How shall we respond to the pandemic, to the confusion in Washington, to civil unrest? The wildfires, hurricanes, personal catastrophes, and the nagging notion that it is only going to become worse, have made us a nation on edge. Somewhere between rioting and a fatalistic surrender is the purpose God has given us individually. We overcome evil with good. We overcome darkness with light. We overcome lies with truth.


At their best, writers and speakers do these things consistently, giving encouragement and direction to individuals and to society. Adolph Hitler and Martin Luther King Jr. are examples of the worst and best in rallying people. Such influence is not the exclusive property of the famous and eloquent. Indeed, a perfect stranger might say something that changes the listener’s day for better or worse. The biblical books of Proverbs and James are replete with admonitions about using our words to edify.


Words can be more harmful than the sticks and stones that break our bones. We were created to be interdependent — to validate, and receive validation from, others. Adam’s sin corrupted that plan. Children and young adults seem to be particularly susceptible as they struggle to establish their identities. Older people with toxic pasts might experience reawakening of anxiety and/or depression as the the result of a verbal trigger. A lifetime of failure, or even suicide may result.


I had been in a certain organization for several years, having established myself as something of a leader. A new person came into our chapter aggressively arguing for change. He was charismatic, but his lack of understanding might have harmed the group. I opposed him, which made him more assertive. One day after he had spoken to the group, I had to admit to myself that he had some good ideas. An inner voice told me I needed to tell him that. While I was resisting the thought, he left the building.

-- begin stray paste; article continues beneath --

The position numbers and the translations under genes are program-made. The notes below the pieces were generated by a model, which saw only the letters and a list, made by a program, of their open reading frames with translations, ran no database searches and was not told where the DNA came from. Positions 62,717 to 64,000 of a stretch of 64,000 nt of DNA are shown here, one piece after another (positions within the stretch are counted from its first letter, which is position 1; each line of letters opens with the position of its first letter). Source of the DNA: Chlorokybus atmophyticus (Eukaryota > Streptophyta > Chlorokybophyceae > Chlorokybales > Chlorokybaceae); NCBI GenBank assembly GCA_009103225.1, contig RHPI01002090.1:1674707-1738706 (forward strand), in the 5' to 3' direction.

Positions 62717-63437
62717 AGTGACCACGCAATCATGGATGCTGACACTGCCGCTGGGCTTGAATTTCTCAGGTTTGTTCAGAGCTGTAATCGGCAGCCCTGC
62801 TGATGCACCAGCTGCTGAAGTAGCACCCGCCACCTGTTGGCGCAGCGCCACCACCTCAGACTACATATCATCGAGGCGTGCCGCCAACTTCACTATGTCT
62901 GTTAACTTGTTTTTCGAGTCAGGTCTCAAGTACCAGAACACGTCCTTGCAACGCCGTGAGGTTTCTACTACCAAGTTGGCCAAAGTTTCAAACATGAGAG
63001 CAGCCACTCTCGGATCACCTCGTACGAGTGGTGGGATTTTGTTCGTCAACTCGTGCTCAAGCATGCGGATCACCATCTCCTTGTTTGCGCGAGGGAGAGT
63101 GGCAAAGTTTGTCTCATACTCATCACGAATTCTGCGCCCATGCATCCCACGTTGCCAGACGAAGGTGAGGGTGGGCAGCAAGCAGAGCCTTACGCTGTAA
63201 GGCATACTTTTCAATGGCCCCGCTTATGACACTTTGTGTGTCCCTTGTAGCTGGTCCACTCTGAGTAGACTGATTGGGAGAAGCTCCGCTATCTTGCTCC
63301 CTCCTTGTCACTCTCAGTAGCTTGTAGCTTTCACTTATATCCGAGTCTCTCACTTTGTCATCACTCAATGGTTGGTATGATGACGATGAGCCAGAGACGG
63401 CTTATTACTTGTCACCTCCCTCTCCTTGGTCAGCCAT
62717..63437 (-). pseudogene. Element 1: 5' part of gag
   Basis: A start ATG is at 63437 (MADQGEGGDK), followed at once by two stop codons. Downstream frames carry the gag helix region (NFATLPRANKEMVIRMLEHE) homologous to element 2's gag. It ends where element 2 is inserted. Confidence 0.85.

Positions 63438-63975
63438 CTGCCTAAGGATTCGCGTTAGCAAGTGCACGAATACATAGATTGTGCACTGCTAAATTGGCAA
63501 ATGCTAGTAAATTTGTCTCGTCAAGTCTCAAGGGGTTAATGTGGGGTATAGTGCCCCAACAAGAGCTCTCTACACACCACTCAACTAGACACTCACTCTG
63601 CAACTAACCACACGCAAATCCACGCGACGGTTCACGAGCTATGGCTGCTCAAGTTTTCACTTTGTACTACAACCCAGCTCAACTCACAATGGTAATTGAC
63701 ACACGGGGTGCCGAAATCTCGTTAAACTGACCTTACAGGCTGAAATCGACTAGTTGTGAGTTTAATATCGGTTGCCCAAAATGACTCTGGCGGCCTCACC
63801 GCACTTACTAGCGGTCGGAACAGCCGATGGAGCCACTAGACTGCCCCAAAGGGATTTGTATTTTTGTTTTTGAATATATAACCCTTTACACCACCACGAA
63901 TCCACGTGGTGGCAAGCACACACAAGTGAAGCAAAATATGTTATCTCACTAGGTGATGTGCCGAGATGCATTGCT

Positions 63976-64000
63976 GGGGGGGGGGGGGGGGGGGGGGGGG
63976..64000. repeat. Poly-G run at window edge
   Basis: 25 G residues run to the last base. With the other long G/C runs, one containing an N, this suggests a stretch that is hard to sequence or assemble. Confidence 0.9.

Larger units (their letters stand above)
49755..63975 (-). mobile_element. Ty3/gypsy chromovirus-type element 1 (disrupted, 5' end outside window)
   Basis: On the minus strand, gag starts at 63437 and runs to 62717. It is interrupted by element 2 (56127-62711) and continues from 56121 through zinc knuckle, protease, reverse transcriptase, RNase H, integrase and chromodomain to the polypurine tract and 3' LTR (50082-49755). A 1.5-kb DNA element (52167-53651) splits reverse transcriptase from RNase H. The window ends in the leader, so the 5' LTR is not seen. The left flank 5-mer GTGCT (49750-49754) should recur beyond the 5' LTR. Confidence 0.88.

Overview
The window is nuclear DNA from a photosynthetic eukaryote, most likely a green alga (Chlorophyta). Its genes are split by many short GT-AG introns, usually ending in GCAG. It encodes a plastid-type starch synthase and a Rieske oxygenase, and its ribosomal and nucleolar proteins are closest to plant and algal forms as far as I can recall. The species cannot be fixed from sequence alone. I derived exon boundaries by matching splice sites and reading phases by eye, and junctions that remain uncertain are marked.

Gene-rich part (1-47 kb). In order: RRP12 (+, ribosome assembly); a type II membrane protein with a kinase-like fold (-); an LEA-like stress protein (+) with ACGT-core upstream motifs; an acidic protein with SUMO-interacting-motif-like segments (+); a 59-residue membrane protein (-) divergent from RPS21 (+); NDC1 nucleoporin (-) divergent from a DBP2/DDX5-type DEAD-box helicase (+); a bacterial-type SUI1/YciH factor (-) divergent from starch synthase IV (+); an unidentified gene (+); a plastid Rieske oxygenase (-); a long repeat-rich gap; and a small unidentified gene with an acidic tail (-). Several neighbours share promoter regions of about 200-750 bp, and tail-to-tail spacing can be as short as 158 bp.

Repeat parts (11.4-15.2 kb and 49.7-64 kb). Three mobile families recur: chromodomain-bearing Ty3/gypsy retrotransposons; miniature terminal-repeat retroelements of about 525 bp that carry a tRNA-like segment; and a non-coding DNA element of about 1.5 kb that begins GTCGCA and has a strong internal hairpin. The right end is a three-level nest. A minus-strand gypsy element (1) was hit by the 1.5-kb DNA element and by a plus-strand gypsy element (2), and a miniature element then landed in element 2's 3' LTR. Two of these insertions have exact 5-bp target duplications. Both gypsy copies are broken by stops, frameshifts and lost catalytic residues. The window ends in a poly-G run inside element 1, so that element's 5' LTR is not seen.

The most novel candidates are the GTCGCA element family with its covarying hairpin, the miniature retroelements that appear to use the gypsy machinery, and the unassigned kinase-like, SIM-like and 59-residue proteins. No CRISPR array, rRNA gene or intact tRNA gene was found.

Next time, I told myself.


Now! The inner voice insisted.


I caught up wit him in the parking lot and said sincerely that I appreciated the thoughts he shared for improving the organization. In that moment, we became friends. His aggressiveness, born of insecurity, vanished with acceptance.


I have discovered that getting outside of yourself — finding ad encouraging the good in other people — can be a great stress reliever. It takes your mind off your own problems. It gives you a sense of purpose. You are creating or deepening friendships. Best of all, you know you are pleasing God.


Homer McQueen serves as assistant pastor of Mt. Carmel Church of God in Christ, secretary at In His Shadow Outreach Ministries, chaplain for the Sherman District Parole Office, ministry volunteer for the Texas Youth Commission and Texas Department of Criminal Justice, a part-time pharmacist, and a full-time husband, father, grandfather and great-grandfather. The views and opinions expressed here are the author’s own and do not necessarily reflect those of the Herald Democrat.